My source gave me two kinds of maps to study, the map used by the Japanese and the map used by the Americans. I was confused because the two groups have used different names to identify the hills. I prefer to use the American map as my reference. Guns, cannons and tanks concentrated at Hill 3155 known as Dolan Hill. Bombardment shifted to Hill 4055. On April 14, the largest number of American planes in Negros – Panay operations dropped assorted number of bombs which according to the late Ikoy Paviera caused the mountains to wobble. That heaviest bombing and artillery concentration plus the cannon balls from the battleships killed countless Japanese but during the frontal attack of the US 40th Division, Japanese snipers enjoyed shooting at the walking ducks. The Japs dug crisscrossing tunnels at the belly of the mountains. Many were not affected by the surface explosion.


The battle in Lantawan (April 20-28) was bloody. The advancing Americans were pinned down. They only made it when they called for aerial and artillery bombardment. The dead were like dried fish scattering around. Firefight was nearing Patag. Lieutenant John W. Dolan, commander of the Company C of the 1st Battalion, crossed the fire lane but he was hit by a Japanese bullet. Gen. Brush baptized Hill 3155 Dolan Hill to honor him and he was given Silver Star Oak Leaf Cluster for bravery but later he died.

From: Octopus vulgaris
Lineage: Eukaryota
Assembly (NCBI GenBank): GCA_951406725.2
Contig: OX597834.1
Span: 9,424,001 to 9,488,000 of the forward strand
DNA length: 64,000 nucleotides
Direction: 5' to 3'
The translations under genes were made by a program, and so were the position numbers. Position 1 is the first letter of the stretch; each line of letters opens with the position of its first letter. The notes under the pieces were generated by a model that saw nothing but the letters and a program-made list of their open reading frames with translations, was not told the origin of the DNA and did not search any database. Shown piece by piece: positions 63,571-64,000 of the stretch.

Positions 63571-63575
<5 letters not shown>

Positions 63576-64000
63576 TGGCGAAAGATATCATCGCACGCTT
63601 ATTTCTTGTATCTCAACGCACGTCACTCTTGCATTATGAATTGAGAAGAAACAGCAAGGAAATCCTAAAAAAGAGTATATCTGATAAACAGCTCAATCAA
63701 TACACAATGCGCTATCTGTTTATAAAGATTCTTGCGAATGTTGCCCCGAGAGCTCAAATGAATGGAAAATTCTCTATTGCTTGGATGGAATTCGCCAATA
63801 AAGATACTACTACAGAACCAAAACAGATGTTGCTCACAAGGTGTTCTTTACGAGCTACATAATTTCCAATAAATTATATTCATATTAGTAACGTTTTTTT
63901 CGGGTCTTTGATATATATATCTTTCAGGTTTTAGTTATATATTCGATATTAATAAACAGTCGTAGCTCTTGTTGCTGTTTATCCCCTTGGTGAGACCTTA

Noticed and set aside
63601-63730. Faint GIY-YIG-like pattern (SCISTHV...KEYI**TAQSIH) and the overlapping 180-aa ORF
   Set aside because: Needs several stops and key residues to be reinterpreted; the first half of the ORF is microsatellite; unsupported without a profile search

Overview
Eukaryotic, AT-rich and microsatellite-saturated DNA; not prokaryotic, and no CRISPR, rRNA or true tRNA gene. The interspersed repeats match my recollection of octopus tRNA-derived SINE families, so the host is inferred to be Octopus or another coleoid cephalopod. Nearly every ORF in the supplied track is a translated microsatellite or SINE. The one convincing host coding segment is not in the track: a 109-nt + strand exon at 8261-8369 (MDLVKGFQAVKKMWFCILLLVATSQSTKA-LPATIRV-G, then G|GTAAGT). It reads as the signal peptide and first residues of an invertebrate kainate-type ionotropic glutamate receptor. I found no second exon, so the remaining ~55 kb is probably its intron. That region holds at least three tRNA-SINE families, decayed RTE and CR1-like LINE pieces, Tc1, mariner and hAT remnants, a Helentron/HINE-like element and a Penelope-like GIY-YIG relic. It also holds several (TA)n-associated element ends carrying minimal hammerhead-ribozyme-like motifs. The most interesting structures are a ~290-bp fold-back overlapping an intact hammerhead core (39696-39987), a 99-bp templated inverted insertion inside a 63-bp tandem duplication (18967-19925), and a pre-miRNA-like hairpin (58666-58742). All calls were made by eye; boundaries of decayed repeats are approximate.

Major Uldarico Baclagon saw action here also as commander of the 74th Infantry Combat Team. Exciting battle scenes happened also at Virgne Ridge and Banana Ridge in Lantawan area. Japanese occupied areas were bombarded by day and night. The Japanese could not cook their food because any smoke seen would receive heavy bombing from US planes. Many Japanese were sick and the waterfalls were colored red from the blood of the wounded. That could be the reason why one of the falls was called ‘Pulang Tubig Falls’.


The war in Patag was a test of strength, of skill, of strategies, of determination, of weapon, of leadership, of heroism. Many died in action… Japanese, Filipina wives of the Japanese, children of the Japanese, Filipino soldiers, American soldiers. Our century old trees were uprooted. The spirits of nature were scared and fled. The hatred could have died down but the scars remained just like the shrapnel of bombs which were buried in the trunk of trees.


Our remaining veterans are approaching their sunset hours. May they remind us that war is evil but evil lurks in the hearts of men who are just waiting for an opportunity to display their wares. To combat evil, we have to wage war against our own selfishness and greed for power.


post-11-0-76047800-1374376014_thumb.jpg ...... post-11-0-39461000-1374376045_thumb.jpg .....


Now keep in mind that the marker shown in the Google shots here was placed NEAR the site of the old Japanese hospital which still stands today but the battles were fought in the surrounding hills (mountains) shown in the back ground .... :cheersty:


post-11-0-48382000-1374376199_thumb.jpg ...... post-11-0-73630300-1374376357_thumb.jpg ........ post-11-0-37321600-1374376885_thumb.jpg

Edited by Mike S
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Thanks for posting this artical Mike.  I'm also interested in WWll history, espically the Philippines and Negros.